The idea of differentiating instruction is an approach to teaching that advocates active planning for and attention to student differences in classrooms, in the context of high quality curriculums.
Instructional Support for Teachers: DIFFERENTIATION
Basics of Differentiation
Managing Groups for Differentiation
A Blooming Table
Student Learning Logs
Textbook Differentiation Plan
Integrate to Differentiate
Study Guides & Strategies
The Learning Toolbox
Managing Student Needs
Tiered Exit Cards
• Utilize pre-tests to assess where individual students need to begin a study of a given topic or unit.
• Encourage thinking at various levels of Bloom's taxonomy.
• Use a variety of instructional delivery methods to address different learning styles.
• Break assignments into smaller, more manageable parts that include structured directions for each part.
• Choose broad instructional concepts and skills that lend themselves to understanding at various levels of complexity.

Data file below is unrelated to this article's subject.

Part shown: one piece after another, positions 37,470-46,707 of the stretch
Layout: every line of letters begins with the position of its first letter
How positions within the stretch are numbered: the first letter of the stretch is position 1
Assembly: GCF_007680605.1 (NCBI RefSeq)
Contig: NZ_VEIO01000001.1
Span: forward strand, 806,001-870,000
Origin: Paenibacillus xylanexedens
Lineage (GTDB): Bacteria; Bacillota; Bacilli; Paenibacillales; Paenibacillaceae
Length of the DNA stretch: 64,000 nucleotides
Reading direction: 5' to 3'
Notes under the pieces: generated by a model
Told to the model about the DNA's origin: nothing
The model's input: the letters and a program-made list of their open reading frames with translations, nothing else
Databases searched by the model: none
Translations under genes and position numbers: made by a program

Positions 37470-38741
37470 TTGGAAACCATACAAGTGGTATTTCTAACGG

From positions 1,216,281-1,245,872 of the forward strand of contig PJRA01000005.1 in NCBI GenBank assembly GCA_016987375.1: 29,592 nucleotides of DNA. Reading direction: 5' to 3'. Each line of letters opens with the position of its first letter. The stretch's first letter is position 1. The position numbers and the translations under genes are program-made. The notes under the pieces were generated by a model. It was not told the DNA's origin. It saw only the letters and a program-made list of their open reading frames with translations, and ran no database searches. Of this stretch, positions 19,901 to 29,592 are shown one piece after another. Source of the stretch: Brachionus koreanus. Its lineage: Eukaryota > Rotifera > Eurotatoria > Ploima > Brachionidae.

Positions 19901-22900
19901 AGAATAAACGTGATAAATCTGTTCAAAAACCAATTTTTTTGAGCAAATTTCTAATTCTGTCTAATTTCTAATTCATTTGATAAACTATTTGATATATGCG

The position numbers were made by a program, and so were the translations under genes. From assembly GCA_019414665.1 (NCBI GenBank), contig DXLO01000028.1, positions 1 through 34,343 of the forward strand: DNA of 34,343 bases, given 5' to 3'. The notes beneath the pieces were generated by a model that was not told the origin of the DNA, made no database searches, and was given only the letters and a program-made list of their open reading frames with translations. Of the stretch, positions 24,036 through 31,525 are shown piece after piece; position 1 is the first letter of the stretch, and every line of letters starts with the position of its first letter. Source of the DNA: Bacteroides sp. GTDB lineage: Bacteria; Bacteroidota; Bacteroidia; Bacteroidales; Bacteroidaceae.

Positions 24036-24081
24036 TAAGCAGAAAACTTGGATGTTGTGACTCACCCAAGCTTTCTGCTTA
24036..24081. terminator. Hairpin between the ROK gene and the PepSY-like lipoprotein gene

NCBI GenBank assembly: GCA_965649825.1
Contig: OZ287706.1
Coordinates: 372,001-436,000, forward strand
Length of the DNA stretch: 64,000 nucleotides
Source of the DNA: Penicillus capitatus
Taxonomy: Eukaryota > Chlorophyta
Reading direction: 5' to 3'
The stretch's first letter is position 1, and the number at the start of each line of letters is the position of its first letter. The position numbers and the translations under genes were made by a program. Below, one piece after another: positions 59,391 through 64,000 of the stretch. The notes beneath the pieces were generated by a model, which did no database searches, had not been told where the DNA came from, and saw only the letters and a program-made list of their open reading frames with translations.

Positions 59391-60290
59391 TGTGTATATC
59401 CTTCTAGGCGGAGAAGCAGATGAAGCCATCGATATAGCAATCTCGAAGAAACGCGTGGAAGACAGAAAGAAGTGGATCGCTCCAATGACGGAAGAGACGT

• Provide access to a variety of materials which target different learning preferences and reading abilities.
• Develop activities that target auditory, visual, and kinesthetic learners.
• Establish stations for inquiry-based, independent learning activities.
• Create activities that vary in level of complexity and degree of abstract thinking required.
• Use flexible grouping to group and regroup students based on factors including content, ability, and assessment results.
• Use a variety of assessment strategies, including performance-based and open-ended assessment.
• Balance teacher-assigned and student-selected projects.
• Offer students a choice of projects that reflect a variety of learning styles and interests.
• Make assessment an ongoing, interactive process.